Conservatives' Economic Talking Points Are Invariably False All-or-Nothing Choices

by Neil H. Buchanan We have all become accustomed to Republicans’ increasing willingness simply to lie about the world.  Claiming that Critical Race Theory is taught in the schools (which they supplement with the absurd sub-lie that kids are being indoctrinated to "hate" themselves for being White) and that abortions are performed as late as the moment of birth are only two of the most commonly repeated lies .  And of course, literally hundreds of Republican candidates for office this year refuse to admit that the 2020 election was free and fair and that their side lost. Even so, it is worth remembering that some of the more common deceptions in the Republican playbook are not direct factual misstatements but instead rely on a completely nuance-free insinuation that everything is an all-or-nothing choice.  Either you are in favor of the Iraq War or you "hate America."  Either you want to throw every brown-skinned person out of the country or you favor "open bo

Am I Going Too Easy on the Fed?

by Neil H. Buchanan Two weeks ago, when former Federal Reserve chair Ben Bernanke won this year's faux -Nobel in economics, I wrote: " How Did We Luck Out at the Fed? "  Bernanke had always been a reliably orthodox conservative economist, with all of the standard credentials that would make him an obvious choice by a Republican president to run the nation's central bank.  When George W. Bush tapped Bernanke in 2006, the choice was not depressing but certainly counted as uninspired.  My column, however, argued that Bernanke had ended up being a brilliant Fed chair. History sometimes confronts people with opportunities for greatness or catastrophic failure, and the global financial crisis of 2008-09 allowed Bernanke to prove that he was neither a hack nor an ideologue.  That was our good luck, because there are plenty of people who have served in that position (and others who were surely on Bush's short list when Bernanke was chosen) who would have made horribly wr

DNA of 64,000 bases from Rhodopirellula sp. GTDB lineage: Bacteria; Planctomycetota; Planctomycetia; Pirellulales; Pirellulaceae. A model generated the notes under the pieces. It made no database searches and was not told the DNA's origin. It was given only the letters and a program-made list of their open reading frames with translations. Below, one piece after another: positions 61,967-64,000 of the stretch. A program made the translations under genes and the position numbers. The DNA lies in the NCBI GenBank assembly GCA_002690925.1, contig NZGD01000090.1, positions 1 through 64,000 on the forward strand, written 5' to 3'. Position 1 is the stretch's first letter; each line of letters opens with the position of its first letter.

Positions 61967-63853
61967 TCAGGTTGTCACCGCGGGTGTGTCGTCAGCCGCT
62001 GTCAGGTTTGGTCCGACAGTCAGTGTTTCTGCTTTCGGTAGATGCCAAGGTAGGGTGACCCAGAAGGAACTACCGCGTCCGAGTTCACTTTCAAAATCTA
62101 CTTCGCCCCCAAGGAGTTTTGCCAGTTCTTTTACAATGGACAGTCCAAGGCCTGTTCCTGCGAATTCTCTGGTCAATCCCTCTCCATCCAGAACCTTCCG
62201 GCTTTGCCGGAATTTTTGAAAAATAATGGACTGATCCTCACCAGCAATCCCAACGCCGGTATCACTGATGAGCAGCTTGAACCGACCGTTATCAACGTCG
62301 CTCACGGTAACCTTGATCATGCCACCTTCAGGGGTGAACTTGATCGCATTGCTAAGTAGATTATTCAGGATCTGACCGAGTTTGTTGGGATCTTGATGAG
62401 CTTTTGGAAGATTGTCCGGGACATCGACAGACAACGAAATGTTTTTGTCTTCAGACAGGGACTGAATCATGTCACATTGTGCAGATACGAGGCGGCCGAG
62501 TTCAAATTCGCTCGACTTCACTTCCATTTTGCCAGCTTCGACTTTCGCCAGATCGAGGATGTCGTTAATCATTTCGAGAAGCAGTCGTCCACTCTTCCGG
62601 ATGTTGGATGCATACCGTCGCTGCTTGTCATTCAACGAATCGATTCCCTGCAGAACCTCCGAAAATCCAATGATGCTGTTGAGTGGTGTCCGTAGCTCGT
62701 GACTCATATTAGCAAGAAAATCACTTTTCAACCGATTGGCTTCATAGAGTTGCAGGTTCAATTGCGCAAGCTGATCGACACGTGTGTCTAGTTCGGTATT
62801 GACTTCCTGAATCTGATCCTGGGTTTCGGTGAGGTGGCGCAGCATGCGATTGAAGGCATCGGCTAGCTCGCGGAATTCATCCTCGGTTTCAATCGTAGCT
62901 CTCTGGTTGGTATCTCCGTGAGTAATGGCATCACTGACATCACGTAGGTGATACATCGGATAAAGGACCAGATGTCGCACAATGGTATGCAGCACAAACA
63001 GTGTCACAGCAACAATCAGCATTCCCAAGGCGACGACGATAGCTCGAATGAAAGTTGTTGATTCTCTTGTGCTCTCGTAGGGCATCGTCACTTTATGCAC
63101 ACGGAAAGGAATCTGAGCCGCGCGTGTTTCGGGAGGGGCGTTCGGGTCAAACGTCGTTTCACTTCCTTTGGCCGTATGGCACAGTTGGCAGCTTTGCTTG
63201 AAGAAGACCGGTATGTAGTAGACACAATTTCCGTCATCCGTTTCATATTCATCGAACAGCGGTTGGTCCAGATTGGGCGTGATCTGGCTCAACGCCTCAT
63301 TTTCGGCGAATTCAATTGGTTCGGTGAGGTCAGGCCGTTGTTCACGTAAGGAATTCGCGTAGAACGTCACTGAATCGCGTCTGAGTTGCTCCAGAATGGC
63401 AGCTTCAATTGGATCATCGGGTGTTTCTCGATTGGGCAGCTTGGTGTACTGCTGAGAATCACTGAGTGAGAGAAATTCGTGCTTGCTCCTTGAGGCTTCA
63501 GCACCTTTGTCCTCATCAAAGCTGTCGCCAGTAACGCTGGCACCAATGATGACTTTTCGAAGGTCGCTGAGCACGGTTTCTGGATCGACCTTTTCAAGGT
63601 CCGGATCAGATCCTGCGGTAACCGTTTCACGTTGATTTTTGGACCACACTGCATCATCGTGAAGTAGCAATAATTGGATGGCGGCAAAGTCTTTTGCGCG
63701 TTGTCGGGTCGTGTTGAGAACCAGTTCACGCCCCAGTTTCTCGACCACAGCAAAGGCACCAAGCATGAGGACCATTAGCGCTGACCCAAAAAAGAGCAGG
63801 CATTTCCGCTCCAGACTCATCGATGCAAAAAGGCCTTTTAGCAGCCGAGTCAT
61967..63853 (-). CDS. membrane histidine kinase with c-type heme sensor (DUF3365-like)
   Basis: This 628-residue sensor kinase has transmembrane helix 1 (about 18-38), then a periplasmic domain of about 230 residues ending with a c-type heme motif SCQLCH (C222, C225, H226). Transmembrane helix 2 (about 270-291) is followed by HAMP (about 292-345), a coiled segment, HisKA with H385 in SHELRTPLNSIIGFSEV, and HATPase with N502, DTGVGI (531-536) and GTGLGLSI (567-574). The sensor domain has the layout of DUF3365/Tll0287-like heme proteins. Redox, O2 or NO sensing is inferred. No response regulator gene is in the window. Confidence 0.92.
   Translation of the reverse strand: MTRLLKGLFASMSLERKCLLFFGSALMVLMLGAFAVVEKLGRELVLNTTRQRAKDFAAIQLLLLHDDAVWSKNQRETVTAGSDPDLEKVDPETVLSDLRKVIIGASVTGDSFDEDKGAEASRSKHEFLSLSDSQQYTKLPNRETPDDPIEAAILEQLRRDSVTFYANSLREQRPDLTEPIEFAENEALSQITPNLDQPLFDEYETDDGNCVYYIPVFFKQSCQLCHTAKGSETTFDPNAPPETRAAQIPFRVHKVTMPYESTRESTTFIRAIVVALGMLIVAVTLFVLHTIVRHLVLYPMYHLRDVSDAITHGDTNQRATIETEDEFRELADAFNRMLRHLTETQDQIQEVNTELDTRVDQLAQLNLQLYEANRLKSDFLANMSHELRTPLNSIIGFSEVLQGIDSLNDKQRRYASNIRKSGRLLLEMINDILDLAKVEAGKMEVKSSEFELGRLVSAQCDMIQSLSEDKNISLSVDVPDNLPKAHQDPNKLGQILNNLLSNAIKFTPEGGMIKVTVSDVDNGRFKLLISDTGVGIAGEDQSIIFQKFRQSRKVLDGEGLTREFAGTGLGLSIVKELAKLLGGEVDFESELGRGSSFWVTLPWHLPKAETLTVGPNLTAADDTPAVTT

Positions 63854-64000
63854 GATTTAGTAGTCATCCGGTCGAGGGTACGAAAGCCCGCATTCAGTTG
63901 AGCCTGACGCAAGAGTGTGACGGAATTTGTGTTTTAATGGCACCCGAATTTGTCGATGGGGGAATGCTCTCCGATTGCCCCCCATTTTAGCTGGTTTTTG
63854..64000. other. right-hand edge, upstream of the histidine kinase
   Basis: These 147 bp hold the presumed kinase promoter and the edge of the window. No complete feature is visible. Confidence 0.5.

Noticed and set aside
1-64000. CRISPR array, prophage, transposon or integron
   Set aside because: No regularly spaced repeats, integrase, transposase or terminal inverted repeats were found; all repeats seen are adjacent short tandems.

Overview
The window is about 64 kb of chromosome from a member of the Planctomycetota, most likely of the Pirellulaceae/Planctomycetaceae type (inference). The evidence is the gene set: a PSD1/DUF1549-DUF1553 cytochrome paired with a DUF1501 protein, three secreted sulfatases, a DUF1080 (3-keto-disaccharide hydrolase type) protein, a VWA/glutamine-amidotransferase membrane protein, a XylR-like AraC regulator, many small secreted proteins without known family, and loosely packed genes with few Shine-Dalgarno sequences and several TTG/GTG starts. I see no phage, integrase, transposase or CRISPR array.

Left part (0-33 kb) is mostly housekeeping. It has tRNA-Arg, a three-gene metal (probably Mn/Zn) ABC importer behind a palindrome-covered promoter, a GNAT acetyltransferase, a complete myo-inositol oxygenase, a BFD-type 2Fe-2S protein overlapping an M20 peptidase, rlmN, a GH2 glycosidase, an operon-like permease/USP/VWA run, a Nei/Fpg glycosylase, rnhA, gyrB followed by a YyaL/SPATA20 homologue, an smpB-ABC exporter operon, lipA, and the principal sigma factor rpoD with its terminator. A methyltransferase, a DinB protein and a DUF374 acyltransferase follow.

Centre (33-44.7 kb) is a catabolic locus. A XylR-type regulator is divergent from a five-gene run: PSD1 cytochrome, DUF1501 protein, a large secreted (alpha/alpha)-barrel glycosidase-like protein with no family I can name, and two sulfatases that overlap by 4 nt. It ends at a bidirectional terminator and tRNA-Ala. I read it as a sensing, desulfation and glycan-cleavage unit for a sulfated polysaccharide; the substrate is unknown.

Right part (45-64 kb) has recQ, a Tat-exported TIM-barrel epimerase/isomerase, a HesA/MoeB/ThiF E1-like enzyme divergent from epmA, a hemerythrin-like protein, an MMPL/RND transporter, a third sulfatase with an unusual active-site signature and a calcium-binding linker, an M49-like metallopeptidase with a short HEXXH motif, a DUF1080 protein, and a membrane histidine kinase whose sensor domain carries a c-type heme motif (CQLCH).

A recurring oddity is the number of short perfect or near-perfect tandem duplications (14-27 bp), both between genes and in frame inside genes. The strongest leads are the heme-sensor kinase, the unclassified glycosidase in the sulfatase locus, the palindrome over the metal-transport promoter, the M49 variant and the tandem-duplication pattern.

Abortion, Guns, Affirmative Action and Fake Textualism and Federalism

By Eric Segall Last June in the Dobbs decision, the Supreme Court gave the American people a firm lecture on the importance of textualism and states' rights. The majority opinion written by Justice Alito repeatedly argued that, because the right to terminate a pregnancy is not in the Constitution's text and was not protected as an original matter in 1789 or 1868, the difficult issue of abortion should be left to the states. Justice Alito wrote the following: Abortion presents a profound moral issue on which Americans hold sharply conflicting views.... For the first 185 years after the adoption of the Constitution, each State was permitted to address this issue in accordance with the views of its citizens. Then, in 1973, this Court decided Roe v. Wade .... Even though the Constitution makes no mention of abortion, the Court held that it confers a broad right to obtain one. It did not claim that American law or the common law had ever recognized such a right. The plaintiffs and